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bsfloyd
06-21-2018, 06:03 AM
Hello gang! More commonly we talk about nut widths on soprano, and I agree it is surely an important factor on playability for the little buggers, but rarely I have seen discussion on neck depths / profiles.

As I have very limited resources locally for higher end, quality ukuleles, I would like to know your experiences with the different neck depths from different makers for soprano scale instruments. My current soprano is a Martin S-O which I find the neck profile to be on the shallow side. Surely, this is the only soprano I have played and can not compare it to others - but I am looking to get another soprano, purchased online, and would like to know what manufacturers might offer a deeper profile and those that are on the opposite end of the spectrum. I thought I have read here that Loprinizi instruments have very thin neck profiles, while Brueko look to be a tad deeper? I would love to here your findings. Thanks.

Ukecaster
06-21-2018, 06:37 AM
Yes, the LoPrinzi necks are indeed thin (I'm talking top to bottom). My LoPrinzi tenor is about the thinnest I've ever seen, compared to Ohana and Mainland tenors that I've played, which were 17-19mm thick. Pono tenors generally have even fatter necks, at least the ones I've played, which were about 21mm thick. A concert Fluke was also pretty fat at 19mm.

I'll measure the LoPrinzi tenor next time I have the strings off. Re that one, it also has the thinnest headstock I've seen on a tenor, only about 9.5mm, I'm not even sure if Gotoh UPTs would work on that one, as their lower headstock range is 10mm.

Re sopranos, the thinnest soprano neck I've played was a 50s/60s Kamaka gold label soprano, a very thin, hand carved flatback neck, only 12mm thick. Next was a Timms at 13mm. Martin (both vintage & modern), Favilla and Kiwaya sops I've owned were in the 14-16mm range, a Martin Bamboo was 17mm, Kalas were 16.5-17mm, and a Bruko sop was a fatty at 18mm. All these were measured near the nut.

bsfloyd
06-21-2018, 07:44 AM
Thanks for the numbers, Ukecaster!!

RafterGirl
06-21-2018, 11:11 AM
I briefly owned a Famous (Kiwaya) soprano and did not care for the neck profile. Flatter and more D-shaped. My Imua soprano seems “middle of the road” and comfy.

maxmax
06-21-2018, 12:17 PM
Iím with you, I also prefer a deeper necked soprano.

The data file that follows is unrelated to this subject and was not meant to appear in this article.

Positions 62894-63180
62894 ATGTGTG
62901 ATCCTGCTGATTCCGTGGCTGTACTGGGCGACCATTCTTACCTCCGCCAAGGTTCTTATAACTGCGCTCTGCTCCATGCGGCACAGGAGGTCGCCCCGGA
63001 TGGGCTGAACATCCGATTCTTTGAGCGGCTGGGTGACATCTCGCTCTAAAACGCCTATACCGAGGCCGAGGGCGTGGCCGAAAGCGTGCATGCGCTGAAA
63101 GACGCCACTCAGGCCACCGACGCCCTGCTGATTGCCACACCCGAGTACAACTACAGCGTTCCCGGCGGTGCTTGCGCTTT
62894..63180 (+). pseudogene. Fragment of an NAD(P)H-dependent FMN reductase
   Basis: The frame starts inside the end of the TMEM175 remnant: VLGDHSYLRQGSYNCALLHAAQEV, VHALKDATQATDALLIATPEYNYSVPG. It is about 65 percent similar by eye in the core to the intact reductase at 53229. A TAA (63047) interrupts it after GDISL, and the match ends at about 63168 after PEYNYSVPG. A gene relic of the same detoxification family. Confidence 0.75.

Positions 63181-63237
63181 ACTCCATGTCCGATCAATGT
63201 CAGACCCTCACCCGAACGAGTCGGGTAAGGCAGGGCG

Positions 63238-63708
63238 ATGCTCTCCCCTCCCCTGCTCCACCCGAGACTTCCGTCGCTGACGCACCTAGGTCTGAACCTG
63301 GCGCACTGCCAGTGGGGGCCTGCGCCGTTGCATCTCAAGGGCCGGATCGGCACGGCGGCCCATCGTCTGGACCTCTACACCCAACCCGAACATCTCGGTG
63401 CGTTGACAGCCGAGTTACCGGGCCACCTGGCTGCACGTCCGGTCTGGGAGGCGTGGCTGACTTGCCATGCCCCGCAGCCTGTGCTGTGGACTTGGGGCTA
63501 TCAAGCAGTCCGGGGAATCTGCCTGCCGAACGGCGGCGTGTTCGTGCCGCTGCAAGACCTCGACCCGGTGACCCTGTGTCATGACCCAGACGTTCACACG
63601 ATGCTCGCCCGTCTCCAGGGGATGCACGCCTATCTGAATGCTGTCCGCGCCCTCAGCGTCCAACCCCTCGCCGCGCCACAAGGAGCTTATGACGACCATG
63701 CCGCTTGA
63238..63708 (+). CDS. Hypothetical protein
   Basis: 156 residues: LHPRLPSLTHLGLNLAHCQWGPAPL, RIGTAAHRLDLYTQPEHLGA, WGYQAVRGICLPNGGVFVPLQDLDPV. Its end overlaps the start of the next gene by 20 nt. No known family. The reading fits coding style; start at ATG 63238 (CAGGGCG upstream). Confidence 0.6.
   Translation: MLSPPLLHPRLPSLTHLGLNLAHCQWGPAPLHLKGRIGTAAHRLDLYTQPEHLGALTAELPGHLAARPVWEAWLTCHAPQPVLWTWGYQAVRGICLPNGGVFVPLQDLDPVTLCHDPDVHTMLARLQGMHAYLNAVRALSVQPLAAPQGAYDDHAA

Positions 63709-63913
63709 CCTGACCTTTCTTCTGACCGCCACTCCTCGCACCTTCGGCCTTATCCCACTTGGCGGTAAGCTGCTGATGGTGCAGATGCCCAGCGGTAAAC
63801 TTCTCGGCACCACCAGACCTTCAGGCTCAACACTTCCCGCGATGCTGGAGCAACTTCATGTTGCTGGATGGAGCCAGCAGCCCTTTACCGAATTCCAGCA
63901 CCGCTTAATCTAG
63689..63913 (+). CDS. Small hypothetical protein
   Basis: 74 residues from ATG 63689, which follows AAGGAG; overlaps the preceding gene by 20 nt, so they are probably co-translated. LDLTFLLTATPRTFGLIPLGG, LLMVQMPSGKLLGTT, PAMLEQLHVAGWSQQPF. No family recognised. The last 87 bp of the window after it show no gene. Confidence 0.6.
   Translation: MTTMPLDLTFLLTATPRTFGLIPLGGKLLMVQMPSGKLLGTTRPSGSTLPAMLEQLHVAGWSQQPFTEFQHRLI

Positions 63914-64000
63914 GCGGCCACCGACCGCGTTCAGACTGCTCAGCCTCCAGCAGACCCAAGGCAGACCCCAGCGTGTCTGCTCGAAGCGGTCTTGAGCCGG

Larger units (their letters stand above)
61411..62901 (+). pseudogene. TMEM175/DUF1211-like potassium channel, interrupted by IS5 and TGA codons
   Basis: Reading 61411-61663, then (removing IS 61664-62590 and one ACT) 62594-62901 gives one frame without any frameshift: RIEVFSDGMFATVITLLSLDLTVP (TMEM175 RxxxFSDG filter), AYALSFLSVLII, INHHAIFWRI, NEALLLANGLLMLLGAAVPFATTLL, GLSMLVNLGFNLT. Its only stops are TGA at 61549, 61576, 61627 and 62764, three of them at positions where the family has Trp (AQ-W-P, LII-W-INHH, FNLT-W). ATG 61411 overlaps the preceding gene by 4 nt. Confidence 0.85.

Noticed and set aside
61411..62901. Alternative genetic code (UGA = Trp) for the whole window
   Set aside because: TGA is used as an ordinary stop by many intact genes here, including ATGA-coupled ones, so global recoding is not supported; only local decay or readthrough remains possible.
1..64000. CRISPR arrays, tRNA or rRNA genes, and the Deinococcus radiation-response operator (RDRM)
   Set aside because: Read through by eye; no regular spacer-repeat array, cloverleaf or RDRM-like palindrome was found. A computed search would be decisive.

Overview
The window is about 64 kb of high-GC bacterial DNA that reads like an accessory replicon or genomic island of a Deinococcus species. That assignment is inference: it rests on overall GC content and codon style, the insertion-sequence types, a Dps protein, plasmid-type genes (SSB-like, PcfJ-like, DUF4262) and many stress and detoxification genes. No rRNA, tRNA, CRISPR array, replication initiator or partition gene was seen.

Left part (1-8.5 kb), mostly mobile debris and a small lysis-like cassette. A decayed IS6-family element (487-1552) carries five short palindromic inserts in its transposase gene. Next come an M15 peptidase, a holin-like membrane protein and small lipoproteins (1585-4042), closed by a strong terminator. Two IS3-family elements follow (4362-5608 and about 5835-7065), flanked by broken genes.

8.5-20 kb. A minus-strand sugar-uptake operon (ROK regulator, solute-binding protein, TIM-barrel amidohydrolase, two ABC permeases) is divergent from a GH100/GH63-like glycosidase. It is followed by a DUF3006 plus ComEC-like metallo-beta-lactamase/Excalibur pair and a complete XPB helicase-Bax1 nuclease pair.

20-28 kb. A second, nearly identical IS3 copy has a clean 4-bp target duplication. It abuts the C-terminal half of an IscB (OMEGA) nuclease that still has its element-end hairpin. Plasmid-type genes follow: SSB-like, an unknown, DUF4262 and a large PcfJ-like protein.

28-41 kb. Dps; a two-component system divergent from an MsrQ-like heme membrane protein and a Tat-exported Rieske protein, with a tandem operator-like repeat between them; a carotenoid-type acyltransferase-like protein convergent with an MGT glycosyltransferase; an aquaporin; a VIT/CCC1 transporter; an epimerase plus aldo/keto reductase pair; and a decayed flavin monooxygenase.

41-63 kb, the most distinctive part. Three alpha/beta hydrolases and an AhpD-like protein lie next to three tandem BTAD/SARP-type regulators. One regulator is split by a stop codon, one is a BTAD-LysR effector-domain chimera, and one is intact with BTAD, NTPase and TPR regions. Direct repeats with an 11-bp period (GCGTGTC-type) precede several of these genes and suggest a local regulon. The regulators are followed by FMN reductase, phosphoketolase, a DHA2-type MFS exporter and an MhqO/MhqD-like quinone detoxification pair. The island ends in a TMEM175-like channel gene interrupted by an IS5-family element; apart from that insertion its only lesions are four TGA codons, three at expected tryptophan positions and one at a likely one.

I unfortunately canít say with measurements, but can say that the older (vintage-ier?) Martins, before they reshaped the headstock and put the name on it, have deeper, rounder necks than the later ones. Not very deep, but still more comfortable than the others which are very flat.

The deepest neck uke Iíve ever seen is on a Gretsch banjolele I got for my daughter. Itís not a great uke, but the depthness of it was what even made me realize how much more relaxed my hands are playing a deeper neck.

bsfloyd
06-21-2018, 11:50 PM
Thanks for the replies, all. I too find thicker neck profiles more comfortable, which lends to more relaxed playing for me as well. Though I still have very limited experience with ukuleles, I always prefer deeper neck profiles (and more rounded - like RafterGirl I'm not much for the D or U shape profiles) with my guitars. I REALLY like to vintage V neck and soft V neck profiles. I think it might be interesting to see a ukulele come with a V neck...

Jerryc41
06-22-2018, 01:33 AM
I have noticed that neck sizes vary, but after playing for a few minutes, my fingers adapt.

joakiml
06-23-2018, 02:05 AM
I have noticed that neck sizes vary, but after playing for a few minutes, my fingers adapt.

Same here. While I generally prefer thinner neck profiles, my fingers/hands seems to adapt fairly quick.

Cheers
Kimmy

bsfloyd
06-23-2018, 12:21 PM
Thanks for the replies, gang. My fingers always seem to adapt to whatever instrument I'm playing at the time because I've played them all before - be it ukulele, acoustic guitar, classical guitar, crossover guitar, electric guitar, etc., but I always feel more comfortable with a more substantial neck depth profile in my hand when doing so. Of course different players will prefer a different feel from one to another.